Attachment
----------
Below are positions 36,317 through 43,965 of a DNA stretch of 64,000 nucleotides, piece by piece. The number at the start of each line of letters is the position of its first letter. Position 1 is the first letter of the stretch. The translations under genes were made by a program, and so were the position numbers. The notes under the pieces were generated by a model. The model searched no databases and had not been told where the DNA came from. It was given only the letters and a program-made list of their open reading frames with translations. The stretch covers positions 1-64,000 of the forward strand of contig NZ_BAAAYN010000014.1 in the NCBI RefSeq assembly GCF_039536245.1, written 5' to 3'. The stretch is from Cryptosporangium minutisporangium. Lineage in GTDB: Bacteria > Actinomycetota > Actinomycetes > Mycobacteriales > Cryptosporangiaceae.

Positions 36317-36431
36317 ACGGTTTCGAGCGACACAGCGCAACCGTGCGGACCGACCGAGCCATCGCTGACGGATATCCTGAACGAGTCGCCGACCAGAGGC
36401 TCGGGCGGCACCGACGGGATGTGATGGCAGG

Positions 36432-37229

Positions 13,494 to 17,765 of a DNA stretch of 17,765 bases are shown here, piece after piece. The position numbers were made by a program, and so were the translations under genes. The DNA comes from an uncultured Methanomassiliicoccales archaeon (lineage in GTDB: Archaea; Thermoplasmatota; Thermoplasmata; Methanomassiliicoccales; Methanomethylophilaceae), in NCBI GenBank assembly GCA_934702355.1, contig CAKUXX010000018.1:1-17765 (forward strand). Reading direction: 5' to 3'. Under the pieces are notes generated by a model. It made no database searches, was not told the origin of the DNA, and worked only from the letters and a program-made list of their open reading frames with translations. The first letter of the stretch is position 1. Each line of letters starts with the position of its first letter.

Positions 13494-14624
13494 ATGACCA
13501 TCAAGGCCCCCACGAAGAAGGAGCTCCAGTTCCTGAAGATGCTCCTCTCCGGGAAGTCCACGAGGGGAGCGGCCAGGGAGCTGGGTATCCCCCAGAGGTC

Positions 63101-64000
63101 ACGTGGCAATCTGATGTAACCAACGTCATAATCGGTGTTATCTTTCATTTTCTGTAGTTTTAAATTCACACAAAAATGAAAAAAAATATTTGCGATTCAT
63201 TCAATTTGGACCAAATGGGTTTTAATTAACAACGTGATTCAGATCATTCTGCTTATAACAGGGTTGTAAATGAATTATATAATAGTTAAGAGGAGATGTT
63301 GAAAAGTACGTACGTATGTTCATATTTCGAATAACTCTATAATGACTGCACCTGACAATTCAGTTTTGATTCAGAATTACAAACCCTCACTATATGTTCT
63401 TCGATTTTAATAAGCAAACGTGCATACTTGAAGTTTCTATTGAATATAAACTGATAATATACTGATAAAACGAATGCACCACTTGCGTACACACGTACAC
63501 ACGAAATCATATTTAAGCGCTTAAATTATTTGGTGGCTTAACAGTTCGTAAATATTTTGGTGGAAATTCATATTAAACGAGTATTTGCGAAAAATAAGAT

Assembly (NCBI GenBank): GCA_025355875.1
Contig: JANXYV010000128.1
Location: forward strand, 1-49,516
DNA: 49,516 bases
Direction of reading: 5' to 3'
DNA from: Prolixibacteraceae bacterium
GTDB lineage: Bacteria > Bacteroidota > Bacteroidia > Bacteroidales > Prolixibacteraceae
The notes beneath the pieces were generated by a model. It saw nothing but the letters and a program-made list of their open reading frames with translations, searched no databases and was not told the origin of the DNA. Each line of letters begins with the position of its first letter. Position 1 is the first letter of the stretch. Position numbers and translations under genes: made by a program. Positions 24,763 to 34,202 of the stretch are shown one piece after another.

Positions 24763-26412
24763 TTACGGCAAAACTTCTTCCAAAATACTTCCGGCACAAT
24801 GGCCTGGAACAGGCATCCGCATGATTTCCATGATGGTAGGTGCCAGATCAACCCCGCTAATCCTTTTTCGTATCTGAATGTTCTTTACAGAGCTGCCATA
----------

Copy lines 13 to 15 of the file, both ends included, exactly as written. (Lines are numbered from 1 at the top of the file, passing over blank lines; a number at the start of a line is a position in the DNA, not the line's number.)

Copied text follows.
63301 GAAAAGTACGTACGTATGTTCATATTTCGAATAACTCTATAATGACTGCACCTGACAATTCAGTTTTGATTCAGAATTACAAACCCTCACTATATGTTCT
63401 TCGATTTTAATAAGCAAACGTGCATACTTGAAGTTTCTATTGAATATAAACTGATAATATACTGATAAAACGAATGCACCACTTGCGTACACACGTACAC
63501 ACGAAATCATATTTAAGCGCTTAAATTATTTGGTGGCTTAACAGTTCGTAAATATTTTGGTGGAAATTCATATTAAACGAGTATTTGCGAAAAATAAGAT